Presentation on theme: "Engineered bacteriophage targeting gene networks as adjuvants for antibiotic therapy Yang Xin Paper presentation PNAS 2009, 106(12):4629-4634."— Presentation transcript:
Engineered bacteriophage targeting gene networks as adjuvants for antibiotic therapy Yang Xin Paper presentation PNAS 2009, 106(12):4629-4634
Introduction Antimicrobial drug development is increasingly lagging behind the evolution of antibiotic resistance as a result, there is a pressing need for new antibacterial therapies that can be readily designed Phage( 噬菌体 ) can lyse bacteria or be modified to express lethal genes to cause cell death
How to reduce antibiotic resistance? Object : bacteriophage Function : overexpress proteins Target : gene networks Effect : enhance bacterial killing by antibiotics Phage therapy to kill bacteria has been in use since the early 20th century. Phage can lyse bacteria or be modified to express lethal genes to cause cell death. However, phage that are directly lethal to their bacterial hosts can select for phage-resistant bacteria in a short time.
How to reduce antibiotic resistance? To reduce the development of phage resistance, we sought to develop engineered phage that would exert minimal evolutionary pressures. Instead of overexpressing lethal genes, our design targets nonessential genes and the networks they regulate that are not directly attacked by antibiotics. Combination therapy with different antibiotics, different bacteriophage, or antibiotics plus phage may reduce the incidence of phage resistance and/or antibiotic resistance.
How to reduce antibiotic resistance? Therefore, by using a combination of engineered antibiotic-enhancing phage and antibiotics, we hoped to reduce the incidence of antibiotic resistance and enhance bacterial killing.
Results: Targeting the SOS DNA Repair System lexA3: a repressor of the SOS response This experiment confirmed that lexA3 suppressed the SOS response induced by ofloxacin treatment.
ΦlexA3’s antibiotic-enhancing effect Both phage enhanced ofloxacin’s bactericidal effect. No significant bacterial regrowth was apparent with combination of phage and antibiotic treatment up to 12 h during treatment.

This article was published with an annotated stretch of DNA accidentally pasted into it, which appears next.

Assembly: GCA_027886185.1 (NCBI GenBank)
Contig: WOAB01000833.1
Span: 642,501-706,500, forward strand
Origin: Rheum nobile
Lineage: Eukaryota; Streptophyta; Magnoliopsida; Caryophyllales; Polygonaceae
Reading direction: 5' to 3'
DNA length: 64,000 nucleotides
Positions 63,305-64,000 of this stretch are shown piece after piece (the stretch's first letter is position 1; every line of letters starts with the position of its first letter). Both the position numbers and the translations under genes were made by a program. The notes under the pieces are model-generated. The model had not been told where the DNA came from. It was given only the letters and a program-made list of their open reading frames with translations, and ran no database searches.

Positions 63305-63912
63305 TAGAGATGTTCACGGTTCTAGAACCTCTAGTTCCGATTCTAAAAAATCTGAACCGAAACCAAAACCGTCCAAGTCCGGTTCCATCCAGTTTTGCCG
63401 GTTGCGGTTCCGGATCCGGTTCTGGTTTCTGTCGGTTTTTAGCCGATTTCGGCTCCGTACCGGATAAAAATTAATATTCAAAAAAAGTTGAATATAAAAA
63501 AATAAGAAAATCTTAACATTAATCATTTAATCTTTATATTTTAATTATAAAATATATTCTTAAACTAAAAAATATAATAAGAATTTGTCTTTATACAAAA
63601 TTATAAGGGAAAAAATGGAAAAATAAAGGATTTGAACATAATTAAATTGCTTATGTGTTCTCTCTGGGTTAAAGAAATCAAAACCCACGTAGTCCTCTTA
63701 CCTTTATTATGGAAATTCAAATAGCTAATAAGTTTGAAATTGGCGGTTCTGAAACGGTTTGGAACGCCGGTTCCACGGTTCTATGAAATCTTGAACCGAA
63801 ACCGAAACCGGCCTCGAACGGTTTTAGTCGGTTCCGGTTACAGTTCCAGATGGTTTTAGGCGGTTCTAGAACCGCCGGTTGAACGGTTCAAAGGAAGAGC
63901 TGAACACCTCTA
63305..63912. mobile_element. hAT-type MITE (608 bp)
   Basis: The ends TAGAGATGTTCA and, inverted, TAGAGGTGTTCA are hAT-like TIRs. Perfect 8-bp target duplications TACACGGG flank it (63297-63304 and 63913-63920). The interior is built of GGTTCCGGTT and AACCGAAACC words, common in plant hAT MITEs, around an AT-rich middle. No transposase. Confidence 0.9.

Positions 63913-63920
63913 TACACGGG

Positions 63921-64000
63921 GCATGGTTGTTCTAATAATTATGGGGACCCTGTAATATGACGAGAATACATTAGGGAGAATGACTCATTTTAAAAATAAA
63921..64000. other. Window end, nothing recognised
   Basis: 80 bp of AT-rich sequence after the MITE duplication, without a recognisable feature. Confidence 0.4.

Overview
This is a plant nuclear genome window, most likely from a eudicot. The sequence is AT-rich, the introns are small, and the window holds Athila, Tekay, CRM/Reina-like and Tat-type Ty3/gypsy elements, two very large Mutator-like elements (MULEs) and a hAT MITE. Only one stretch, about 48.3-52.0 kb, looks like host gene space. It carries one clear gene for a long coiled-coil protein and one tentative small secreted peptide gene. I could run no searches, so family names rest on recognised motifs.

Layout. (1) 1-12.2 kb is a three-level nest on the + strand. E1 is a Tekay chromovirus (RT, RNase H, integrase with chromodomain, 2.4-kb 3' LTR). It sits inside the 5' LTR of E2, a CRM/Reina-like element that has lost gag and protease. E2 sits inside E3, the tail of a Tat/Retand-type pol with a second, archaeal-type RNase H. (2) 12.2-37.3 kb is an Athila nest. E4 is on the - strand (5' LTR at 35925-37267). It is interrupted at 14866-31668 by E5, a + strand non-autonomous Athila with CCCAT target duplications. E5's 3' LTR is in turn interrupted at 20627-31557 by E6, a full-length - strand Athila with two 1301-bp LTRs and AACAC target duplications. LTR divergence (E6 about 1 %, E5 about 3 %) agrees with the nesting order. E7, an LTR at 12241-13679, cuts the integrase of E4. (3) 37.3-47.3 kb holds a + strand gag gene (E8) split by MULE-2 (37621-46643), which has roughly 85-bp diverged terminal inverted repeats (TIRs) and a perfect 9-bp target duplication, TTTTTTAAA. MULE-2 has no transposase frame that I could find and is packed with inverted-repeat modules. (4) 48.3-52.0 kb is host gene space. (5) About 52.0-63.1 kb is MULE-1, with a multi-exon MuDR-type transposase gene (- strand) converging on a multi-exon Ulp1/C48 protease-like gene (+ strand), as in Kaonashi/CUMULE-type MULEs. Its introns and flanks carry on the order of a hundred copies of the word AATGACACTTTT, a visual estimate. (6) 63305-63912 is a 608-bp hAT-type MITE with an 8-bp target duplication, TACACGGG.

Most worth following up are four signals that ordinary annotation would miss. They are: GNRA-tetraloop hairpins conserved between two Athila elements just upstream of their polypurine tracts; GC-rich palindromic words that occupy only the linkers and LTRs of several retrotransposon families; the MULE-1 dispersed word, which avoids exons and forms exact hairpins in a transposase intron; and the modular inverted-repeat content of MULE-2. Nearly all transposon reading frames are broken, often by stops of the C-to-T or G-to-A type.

Whether our engineered phage could increase killing by various types of antibiotics other than quinolones? gentamicinampicillin It indicates that engineered phage such as ΦlexA3 can act as general adjuvants for the 3 major types of bactericidal drugs.
whether ΦlexA3 can act as an antibiotic adjuvant in different situations?(with varying initial phage concentration and with varying doses of ofloxacin) Experiment shows :Φ lexA3 is a strong adjuvant for ofloxacin at doses below as well as above the minimum inhibitory concentration (60 ng/ml). In addition, simultaneous application of ΦlexA3 and ofloxacin improved killing of biofilm cells by about 1.5 and 2 orders of magnitude compared with Φ unmod plus ofloxacin and no phage plus ofloxacin, respectively. Other findings on ΦlexA3
Enhancing Killing of Antibiotic- Resistant Bacteria These results demonstrate that antibiotic-enhancing phage combat antibiotic- resistant bacteria have the potential to bring defunct antibiotics back into clinical use
Increasing Survival of Mice Infected with Bacteria The in vivo efficacy of our antibiotic-enhancing phage in rescuing infected mice from death demonstrates the feasibility of our designs for clinical use.
Reducing the Development of Antibiotic Resistance Unmodified phage Φunmod treatment lead to the fact that all samples contained > 1 resistant cfu, and more than half of the samples had > 20 resistant cfus. Φ lexA3 treatment results in a majority of samples with either no resistant cfus or < 20 resistant cfus. 1 2.5 43.51592 Number of resistant cells(median)
Flexible Targeting of Other Gene Networks As shown in Fig. B, Φ soxR enhanced killing by ofloxacin compared with unmodified phage Φ unmod and no phage.
Flexible Targeting of Other Gene Networks Together, these results demonstrate that engineering phage that target non-SOS genetic networks and/or overexpress multiple factors can produce effective anti-biotic adjuvants.
A potential concern: the development of phage resistance resulting from the loss of the F-plasmid required for infection. Engineered phage may be adopted more readily in industrial, agricultural, and food processing settings which could be economically advantageous, reduce community-acquired antibiotic resistance. Targeting clinical bacterial strains with libraries of engineered phage will be a crucial step in applying this strategy against real-world infections. Discussion